Progress on Plastics in First Year of Pact

The resources and waste charity WRAP has said that brands have made progress in reducing single-use plastic and increasing recycled content in some products in the first year of the voluntary Plastics Pact.

The Plastics Pact was launched by Environment Secretary Michael Gove in April 2018 – and has more than 120 signatories including retailers, manufacturers and recycling companies.

Its aim is to eliminate “problematic or unnecessary” single-use plastic packaging by 2025, and to ensure 100% of plastic packaging is recyclable.

WRAP emphasised that the first year of the project was about “setting a clear direction of travel for collaborative change.”
In a report setting out some of the achievements from its first year in operation, WRAP says that the pact has seen steps by Sainsbury’s, Tesco, Waitrose and Morrisons, which are all trialling the removal of plastic packaging across fresh produce lines as well as some work to remove black plastic packaging from products.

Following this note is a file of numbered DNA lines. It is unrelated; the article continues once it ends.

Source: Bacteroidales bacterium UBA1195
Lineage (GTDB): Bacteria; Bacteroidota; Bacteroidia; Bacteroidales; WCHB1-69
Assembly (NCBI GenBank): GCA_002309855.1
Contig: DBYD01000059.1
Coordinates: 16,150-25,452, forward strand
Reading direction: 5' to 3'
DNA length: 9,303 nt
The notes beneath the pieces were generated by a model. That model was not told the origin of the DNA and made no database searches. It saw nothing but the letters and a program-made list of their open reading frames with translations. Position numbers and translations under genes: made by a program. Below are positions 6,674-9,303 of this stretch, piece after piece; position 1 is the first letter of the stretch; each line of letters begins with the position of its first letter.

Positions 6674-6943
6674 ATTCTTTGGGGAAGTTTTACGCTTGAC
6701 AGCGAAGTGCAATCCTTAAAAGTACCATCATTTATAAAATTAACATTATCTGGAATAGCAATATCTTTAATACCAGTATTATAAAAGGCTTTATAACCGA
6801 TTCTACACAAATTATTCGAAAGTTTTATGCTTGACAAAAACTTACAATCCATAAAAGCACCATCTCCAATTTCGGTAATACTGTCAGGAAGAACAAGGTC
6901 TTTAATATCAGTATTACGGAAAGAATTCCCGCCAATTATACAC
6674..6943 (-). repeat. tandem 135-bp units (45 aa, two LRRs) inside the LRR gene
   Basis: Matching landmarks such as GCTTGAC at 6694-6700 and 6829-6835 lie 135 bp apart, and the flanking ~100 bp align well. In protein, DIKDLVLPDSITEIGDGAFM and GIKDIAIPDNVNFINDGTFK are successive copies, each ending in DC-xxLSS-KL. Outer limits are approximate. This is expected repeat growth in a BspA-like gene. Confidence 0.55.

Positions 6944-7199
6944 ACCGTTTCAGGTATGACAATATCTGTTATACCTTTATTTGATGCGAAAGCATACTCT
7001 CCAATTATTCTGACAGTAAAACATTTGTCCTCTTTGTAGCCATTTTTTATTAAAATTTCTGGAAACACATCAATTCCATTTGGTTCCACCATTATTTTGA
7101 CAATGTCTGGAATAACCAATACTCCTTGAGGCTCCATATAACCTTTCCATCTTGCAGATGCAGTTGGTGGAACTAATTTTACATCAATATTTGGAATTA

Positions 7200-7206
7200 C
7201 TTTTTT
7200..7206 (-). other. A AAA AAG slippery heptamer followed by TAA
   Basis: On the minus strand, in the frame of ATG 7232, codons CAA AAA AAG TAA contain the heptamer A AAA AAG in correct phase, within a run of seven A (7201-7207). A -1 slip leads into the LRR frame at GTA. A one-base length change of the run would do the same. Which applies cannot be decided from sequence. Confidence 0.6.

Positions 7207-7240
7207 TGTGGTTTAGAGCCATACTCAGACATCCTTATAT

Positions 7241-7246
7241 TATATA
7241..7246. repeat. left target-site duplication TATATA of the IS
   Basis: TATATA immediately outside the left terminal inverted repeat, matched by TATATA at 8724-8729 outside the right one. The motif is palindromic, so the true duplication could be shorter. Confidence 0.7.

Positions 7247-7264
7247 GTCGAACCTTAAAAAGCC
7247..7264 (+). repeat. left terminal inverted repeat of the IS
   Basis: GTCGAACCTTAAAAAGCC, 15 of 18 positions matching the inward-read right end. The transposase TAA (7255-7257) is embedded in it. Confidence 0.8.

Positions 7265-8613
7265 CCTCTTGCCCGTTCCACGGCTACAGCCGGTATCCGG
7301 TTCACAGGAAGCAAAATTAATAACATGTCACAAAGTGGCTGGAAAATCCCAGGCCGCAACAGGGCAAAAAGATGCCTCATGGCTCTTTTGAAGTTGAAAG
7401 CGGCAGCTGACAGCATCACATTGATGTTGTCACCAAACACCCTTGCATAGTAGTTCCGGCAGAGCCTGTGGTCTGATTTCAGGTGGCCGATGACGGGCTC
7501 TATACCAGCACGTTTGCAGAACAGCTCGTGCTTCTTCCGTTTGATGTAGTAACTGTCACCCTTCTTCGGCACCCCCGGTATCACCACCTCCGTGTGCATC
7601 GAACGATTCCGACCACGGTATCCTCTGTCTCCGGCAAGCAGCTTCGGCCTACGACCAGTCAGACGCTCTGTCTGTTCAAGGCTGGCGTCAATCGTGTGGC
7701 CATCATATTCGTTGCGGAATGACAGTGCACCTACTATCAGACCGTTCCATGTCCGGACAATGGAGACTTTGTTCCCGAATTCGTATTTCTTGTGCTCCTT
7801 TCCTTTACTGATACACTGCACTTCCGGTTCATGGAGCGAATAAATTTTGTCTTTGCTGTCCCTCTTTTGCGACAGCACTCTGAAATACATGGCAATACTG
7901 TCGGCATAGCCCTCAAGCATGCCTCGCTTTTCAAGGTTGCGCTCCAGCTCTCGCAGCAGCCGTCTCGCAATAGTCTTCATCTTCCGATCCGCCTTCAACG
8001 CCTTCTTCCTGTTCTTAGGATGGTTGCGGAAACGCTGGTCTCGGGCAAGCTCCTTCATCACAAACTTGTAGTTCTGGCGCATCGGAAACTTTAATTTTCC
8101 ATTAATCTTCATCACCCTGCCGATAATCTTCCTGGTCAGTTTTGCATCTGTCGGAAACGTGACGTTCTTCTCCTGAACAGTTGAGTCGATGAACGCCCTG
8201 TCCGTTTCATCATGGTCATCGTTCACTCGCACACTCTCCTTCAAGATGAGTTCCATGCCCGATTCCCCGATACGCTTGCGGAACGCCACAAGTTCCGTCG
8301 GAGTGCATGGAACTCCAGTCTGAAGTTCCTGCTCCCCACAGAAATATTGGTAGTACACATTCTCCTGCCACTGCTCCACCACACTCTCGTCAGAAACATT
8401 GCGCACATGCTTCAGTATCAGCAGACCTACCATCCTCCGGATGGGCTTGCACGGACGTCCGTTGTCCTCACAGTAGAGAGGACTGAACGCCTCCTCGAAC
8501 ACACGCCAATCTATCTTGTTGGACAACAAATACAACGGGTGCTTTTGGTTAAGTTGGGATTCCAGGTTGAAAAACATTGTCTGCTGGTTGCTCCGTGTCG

Drinks brand Ribena is among the other brands to have made commitments to tackle plastic waste, and is planning to redesign its 500ml PET plastic bottles to aid recyclability.

A part of this will be the “reduction of the full printed sleeves” that cover some of the bottles, the drink’s manufacturer Lucozade Ribena Suntory says.

Full-bottle shrink sleeve labels can interfere with sortation equipment used in recycling and can contaminate recycled PET plastics. Labels with coverage of less than 60% made of PE, PP or OPP are seen as being better for recycling than fully-covered bottles.

Commenting on the first year since the pact’s inception, WRAP’s Marcus Gover, said:

“Moving forward there will be tough decisions to make, new innovations to foster, and investment to be made – all at great pace and with an urgency that reflects the scale of the problem we are tackling.
“Our members have shown they are up for the challenge and we have great momentum to propel us forward. I’m convinced we are on the way to transforming forever the way we make, use and dispose of plastic.”


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